But in the immediate wake of a truly disastrous Caucus Day, most headlines blame the failure on Iowa Democrats — if not Iowans in general. On Feb. 12, little more than a week since his world upended, Price resigns, a move he hopes will “begin the process of healing our party.”
In the more than two years since, national Democrats have wrestled over how to revamp the nomination process. Party bosses and bigwigs gathered in D.C. hotel boardrooms and on conference calls to alter procedures and systems. And the foundation that many hope wouldn’t be lost is the lesson that kicked off the modern caucuses way back in 1972: the lesson that everyday people shouldn’t be abstractions to the candidates running for the nation’s highest office.
“I know that the social media aspect has replaced some of the Athenian democracy components,” Tim Kraft, the Carter consultant, said of the modern caucuses. “But it’s still getting people together on a cold Monday night, which is an indication of commitment, participation.”
“If it’s all social media, and a godawful delusion of paid media on television, I think it’s just a detriment.”
In April, the DNC’s Rules and Bylaws Committee rescinded special waivers allowing the four early voting states to hold their nominating contests ahead of the rest of the nation and invited all states to apply for that initial window.
Members promised Iowa would have a fair shot alongside all the others, but their sentiment was clear from the outset: no more caucuses.
In a desperate bid to retain the coveted leadoff spot, Iowa Democrats unveiled a plan to dump the tradition of gathering on one particular night and instead planned to allow Iowans to vote weeks ahead of time by casting presidential preference cards through the mail or at drop-off locations. The results would then be announced on caucus night.
Iowa would, in effect, hold a party-run vote-by-mail primary — ditching many of the things that made the process unique. The new system, they hoped, would focus the committee on the strong political culture Iowa has created.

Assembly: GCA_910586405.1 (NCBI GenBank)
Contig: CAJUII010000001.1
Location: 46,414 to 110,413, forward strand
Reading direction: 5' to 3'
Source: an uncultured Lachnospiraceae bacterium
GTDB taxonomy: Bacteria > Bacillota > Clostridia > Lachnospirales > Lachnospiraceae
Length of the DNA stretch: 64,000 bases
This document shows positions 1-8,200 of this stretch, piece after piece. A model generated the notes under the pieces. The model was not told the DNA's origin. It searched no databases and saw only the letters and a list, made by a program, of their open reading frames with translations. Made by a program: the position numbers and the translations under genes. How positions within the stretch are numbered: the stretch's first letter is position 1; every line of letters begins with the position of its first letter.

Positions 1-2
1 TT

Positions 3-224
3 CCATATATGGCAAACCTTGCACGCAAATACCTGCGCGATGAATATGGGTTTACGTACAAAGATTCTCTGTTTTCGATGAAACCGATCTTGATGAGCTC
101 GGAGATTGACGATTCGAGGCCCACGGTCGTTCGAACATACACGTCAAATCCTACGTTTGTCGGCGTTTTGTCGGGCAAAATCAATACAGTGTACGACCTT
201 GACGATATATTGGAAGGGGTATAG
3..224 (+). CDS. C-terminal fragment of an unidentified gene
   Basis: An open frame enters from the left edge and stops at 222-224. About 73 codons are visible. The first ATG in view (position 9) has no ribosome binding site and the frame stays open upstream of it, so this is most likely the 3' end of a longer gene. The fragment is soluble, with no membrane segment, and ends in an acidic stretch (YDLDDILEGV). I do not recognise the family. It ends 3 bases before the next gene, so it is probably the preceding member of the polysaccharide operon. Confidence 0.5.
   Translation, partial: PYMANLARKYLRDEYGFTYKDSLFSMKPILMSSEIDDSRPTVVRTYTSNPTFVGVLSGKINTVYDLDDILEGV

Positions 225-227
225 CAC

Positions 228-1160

But it made no difference.
“Our party should no longer allow caucuses as part of our nominating process,” President Joe Biden wrote in a letter to the committee, urging it to replace Iowa with South Carolina.
Biden gave his decision to the committee’s co-chairs, who shared it with the full body at a private dinner meeting on Dec. 1. Behind closed doors in the depths of the Omni Shoreham Hotel, members debated its merits. By the time they emerged, they had decided.
With no fanfare or pretense, they cemented the decision with an orderly vote in front of dozens of reporters and cameras the next afternoon. But for a pending procedural vote by the full DNC, Iowa’s formal reign is over.
While the Iowa caucuses were not built to withstand the scrutiny of 24-7 cable news and never-ending social media hot takes, what has made them quaint and wacky and sometimes ridiculous was also what made them powerful: an increasingly rare opportunity to connect as a community, one where even if neighbors disagree, they know they were included in this bedrock of American society.